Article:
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dc.contributor.authorInupakutika, Madhuri A.
Sengupta, Soham
Nechushtai, Rachel
Jennings, Patricia A.
Onuchic, José N.
Azad, Rajeev K.
Padilla, Pamela
Mittler, Ron
dc.date.accessioned 2017-03-07T18:53:39Z
dc.date.available 2017-03-07T18:53:39Z
dc.date.issued 2017
dc.identifier.citation Inupakutika, Madhuri A., Sengupta, Soham, Nechushtai, Rachel, et al.. "Phylogenetic analysis of eukaryotic NEET proteins uncovers a link between a key gene duplication event and the evolution of vertebrates." Scientific Reports, 7, (2017) Springer Nature: http://dx.doi.org/10.1038/srep42571.
dc.identifier.urihttps://hdl.handle.net/1911/94034
dc.description.abstract NEET proteins belong to a unique family of iron-sulfur proteins in which the 2Fe-2S cluster is coordinated by a CDGSH domain that is followed by the “NEET” motif. They are involved in the regulation of iron and reactive oxygen metabolism, and have been associated with the progression of diabetes, cancer, aging and neurodegenerative diseases. Despite their important biological functions, the evolution and diversification of eukaryotic NEET proteins are largely unknown. Here we used the three members of the human NEET protein family (CISD1, mitoNEET; CISD2, NAF-1 or Miner 1; and CISD3, Miner2) as our guides to conduct a phylogenetic analysis of eukaryotic NEET proteins and their evolution. Our findings identified the slime mold Dictyostelium discoideum’s CISD proteins as the closest to the ancient archetype of eukaryotic NEET proteins. We further identified CISD3 homologs in fungi that were previously reported not to contain any NEET proteins, and revealed that plants lack homolog(s) of CISD3. Furthermore, our study suggests that the mammalian NEET proteins, mitoNEET (CISD1) and NAF-1 (CISD2), emerged via gene duplication around the origin of vertebrates. Our findings provide new insights into the classification and expansion of the NEET protein family, as well as offer clues to the diverged functions of the human mitoNEET and NAF-1 proteins.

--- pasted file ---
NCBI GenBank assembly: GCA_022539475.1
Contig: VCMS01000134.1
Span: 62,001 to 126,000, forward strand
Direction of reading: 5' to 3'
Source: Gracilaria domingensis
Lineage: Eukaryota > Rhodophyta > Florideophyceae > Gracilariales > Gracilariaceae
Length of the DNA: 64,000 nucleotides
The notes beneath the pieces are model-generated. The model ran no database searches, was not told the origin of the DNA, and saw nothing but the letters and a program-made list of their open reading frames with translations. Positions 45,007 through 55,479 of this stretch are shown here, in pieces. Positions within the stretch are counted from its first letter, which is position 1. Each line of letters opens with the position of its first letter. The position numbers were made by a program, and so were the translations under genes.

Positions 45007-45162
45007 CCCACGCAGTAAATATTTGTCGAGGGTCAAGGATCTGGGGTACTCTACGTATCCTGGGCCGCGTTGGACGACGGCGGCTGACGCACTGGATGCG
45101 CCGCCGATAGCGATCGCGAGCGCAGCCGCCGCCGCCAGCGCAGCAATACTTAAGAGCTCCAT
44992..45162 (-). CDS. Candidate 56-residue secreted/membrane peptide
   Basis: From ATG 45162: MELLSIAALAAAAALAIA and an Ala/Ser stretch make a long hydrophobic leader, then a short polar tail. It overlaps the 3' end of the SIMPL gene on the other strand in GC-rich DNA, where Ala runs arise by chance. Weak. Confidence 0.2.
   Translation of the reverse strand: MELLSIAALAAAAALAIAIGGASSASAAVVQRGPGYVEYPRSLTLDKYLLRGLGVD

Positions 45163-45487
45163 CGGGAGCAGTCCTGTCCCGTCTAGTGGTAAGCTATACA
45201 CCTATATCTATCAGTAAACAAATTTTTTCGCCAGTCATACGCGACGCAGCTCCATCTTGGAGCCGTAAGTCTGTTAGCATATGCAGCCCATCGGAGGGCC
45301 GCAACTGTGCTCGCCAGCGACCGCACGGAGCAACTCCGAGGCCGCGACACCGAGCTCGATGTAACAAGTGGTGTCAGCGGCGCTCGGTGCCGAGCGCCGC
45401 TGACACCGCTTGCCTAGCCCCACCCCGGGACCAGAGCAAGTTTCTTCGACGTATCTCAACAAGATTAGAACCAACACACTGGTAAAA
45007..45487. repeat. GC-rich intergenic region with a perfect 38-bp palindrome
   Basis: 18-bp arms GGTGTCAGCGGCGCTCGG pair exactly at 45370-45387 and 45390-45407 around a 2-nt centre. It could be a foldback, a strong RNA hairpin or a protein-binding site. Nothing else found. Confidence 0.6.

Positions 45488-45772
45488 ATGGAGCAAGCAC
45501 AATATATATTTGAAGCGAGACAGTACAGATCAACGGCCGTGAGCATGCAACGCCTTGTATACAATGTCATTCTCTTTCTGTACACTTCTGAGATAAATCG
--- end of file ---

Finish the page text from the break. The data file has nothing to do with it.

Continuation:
dc.language.iso eng
dc.publisher Springer Nature
dc.rights This work is licensed under a Creative Commons Attribution 4.0 International License. The images or other third party material in this article are included in the article’s Creative Commons license, unless indicated otherwise in the credit line; if the material is not included under the Creative Commons license, users will need to obtain permission from the license holder to reproduce the material.
dc.rights.urihttps://creativecommons.org/licenses/by/4.0/
dc.title Phylogenetic analysis of eukaryotic NEET proteins uncovers a link between a key gene duplication event and the evolution of vertebrates
dc.type Journal article
dc.citation.journalTitle Scientific Reports
dc.contributor.org Center for Theoretical Biological Physics
dc.citation.volumeNumber 7
dc.type.dcmi Text
dc.identifier.doihttp://dx.doi.org/10.1038/srep42571
dc.identifier.pmcid PMC5311916
dc.type.publication publisher version
dc.citation.articleNumber 42571


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